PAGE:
Laura Kelly is the only person standing between Kris Kobach and Kansas’ governor mansion

Kobach will be Kansas' next governor unless Kelly can stop him.

Laura Kelly talks to a voter during a campaign stop in Lenexa, Kansas. CREDIT: Kira Lerner
Laura Kelly talks to a voter during a campaign stop in Lenexa, Kansas. CREDIT: Kira Lerner

LENEXA, KANSAS — Kansas Gov. Jeff Colyer conceded to Secretary of State Kris Kobach Tuesday, a week after their tightly contested primary. Now, Kobach will become Kansas’ next governor — giving him a more prominent platform to spread his anti-immigrant, anti-voter agenda — unless Democrat Laura Kelly can stop him.

Last Monday, ahead of the primary, the current state senator was not yet feeling the pressure. After chatting with a few dozen, mostly older voters in a coffee shop in Lenexa, Kansas, the Democratic candidate told ThinkProgress she thinks she can win November’s general election, no matter who she goes up against.

“I’m confident I can beat any one of them,” she said about Kobach and current Gov. Jeff Colyer, who lost the primary by just about 345 votes. “Ideologically, those two guys are very similar… I think I can handle either one of them.”

Kobach and Kelly disagree on pretty much every issue. Kobach wants to cut taxes, while Kelly frequently highlights how that experiment under former Gov. Sam Brownback (R) devastated the state. Kobach has been driving around the state with a replica machine gun on his Jeep, while Kelly has just a 7 percent rating from the National Rifle Association.

ThinkProgress sat down with Kelly to hear more about her efforts to swing Kansas’ executive office back to Democrats.

You’ve said that as governor, you’d work to make voting easier in Kansas. What do you think about how Kobach has used his position as secretary of state as a pulpit to spread a message about voter fraud? 


He’s clearly abused the position that he’s had as secretary of state. That should be someone who’s focused like a laser on our election processes and our business center and the kinds of things that a secretary of state is supposed to be doing. Kobach clearly used that position as a platform to create a national image for himself. I think it’s wrong. I think it’s been costly not only for the state of Kansas but also the small communities where he went in and offered his services and left them in the lurch. So I would hope that as we go forward, future statewide elected officers stay in town and devote full-time to them and not use the position as a springboard for national attention.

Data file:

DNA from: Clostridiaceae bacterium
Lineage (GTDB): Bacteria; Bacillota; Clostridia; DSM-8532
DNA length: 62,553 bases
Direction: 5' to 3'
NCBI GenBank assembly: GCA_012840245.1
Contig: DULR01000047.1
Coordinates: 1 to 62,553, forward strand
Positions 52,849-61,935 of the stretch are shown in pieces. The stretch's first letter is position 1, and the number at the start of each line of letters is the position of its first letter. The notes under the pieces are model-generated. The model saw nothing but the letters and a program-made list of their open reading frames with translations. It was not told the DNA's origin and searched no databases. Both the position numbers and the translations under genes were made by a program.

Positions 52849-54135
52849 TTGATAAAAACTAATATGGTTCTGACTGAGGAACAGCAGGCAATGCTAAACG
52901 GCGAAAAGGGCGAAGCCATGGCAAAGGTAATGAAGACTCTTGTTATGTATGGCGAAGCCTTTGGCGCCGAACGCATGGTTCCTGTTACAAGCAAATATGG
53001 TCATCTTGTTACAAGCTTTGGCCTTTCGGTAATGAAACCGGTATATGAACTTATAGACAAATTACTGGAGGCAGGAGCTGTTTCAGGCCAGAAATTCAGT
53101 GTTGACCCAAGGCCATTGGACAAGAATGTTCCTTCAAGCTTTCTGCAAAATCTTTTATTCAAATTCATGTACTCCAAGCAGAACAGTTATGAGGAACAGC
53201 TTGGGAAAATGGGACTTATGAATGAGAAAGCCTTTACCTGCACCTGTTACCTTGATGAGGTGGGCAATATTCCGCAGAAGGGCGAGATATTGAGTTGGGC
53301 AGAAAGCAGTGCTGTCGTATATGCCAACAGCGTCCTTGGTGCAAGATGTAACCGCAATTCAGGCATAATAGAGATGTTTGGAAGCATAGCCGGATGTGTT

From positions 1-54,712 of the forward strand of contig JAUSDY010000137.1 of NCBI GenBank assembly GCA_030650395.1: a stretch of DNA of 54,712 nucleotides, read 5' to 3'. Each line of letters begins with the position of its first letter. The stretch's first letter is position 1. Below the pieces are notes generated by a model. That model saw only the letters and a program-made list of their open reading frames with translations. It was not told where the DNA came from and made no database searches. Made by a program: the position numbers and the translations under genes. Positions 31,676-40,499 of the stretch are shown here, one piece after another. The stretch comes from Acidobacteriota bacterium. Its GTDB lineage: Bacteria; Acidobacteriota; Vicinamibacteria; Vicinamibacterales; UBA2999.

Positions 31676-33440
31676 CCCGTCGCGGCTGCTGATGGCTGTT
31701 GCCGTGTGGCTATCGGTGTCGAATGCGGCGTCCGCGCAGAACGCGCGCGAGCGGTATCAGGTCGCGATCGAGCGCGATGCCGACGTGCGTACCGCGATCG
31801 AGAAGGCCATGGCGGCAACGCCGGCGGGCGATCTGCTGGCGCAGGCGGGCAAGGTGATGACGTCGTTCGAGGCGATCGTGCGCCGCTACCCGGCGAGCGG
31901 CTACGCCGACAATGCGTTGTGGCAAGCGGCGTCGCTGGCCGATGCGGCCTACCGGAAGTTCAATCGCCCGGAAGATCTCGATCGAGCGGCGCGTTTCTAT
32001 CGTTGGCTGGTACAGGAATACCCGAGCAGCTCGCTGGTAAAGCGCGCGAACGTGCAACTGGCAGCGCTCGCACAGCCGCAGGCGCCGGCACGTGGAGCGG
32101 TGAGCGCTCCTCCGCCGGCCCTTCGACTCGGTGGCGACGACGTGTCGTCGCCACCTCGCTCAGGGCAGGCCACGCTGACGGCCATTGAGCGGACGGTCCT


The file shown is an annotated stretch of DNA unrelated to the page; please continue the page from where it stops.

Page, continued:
You voted in favor of Kansas’ documentary proof of citizenship law, which passed in 2011 and required voters to show a passport, birth certificate, or other proof of citizenship when they registered to vote. Was that a decision you made because of fears of fraudulent voters?

No, absolutely not. We were sort of faced with the lesser of two evils, at that particular point. You’ll notice that a lot of Democrats voted for a bill that we would ordinarily would adamantly oppose, but we were just faced with the lesser of two evils. When we voted for that one, we had no idea how abusive Kris Kobach would be. But we also thought that real ID would be established in Kansas and that the citizenship issue would be taken care of when people went in to get their driver’s license. When that didn’t happen, we then cosponsored a bill — I did — in 2016 to repeal the citizenship requirement.

If you were governor and had the votes in the legislature, would you repeal the law? 

Yeah, I would. But it’s been ruled unconstitutional so it’s a moot point right now, and hopefully it’ll stay that way. Kobach will be gone as our secretary of state and I, as the governor, am not going to pursue an appeal on that ruling. …Particularly if we had a Democratic secretary of state, we would work on getting it off the books rather than appealing it.


You and the other Democrats in the primary disagreed somewhat on abortion. Why was it important for you to highlight your support for reproductive choice? 

I have a very strong women’s rights record, which I think is probably imperative and I think people recognize how imperative it is with the retirement of Justice Kennedy. There is that possibility, maybe probability, that Roe v. Wade will be coming back to the states. It’s more important than ever that we have a strong women’s reproductive rights governor who will work with the legislature to ensure that we retain those rights in the state.

You’ve said that in the past, you went too far on expanding gun rights. [Kelly voted on multiple occasions to expand the ability of people to carry weapons.] What changed your mind?

You know, what really did it was a conversation I was having at Washburn University, which is a university in my hometown of Topeka, with faculty, staff, and I believe a few students. This was before the guns on campus went into effect, because we had a four-year window there from when we passed it to when they had to enact it on campus. So this was just before that July 1st. We talked long and hard about the issue and it became clear to me that this did go too far. Their biggest concern was about suicide and the availability of guns on campus when you have kids who are often in stressful situation, away from home, and might contemplate suicide. Having guns readily available doesn’t allow them to get over that impulse. I thought about that, and I have a background in mental health, so it really resonated with me and that’s when I realized that we had to reinstate gun sense policy in the state of Kansas.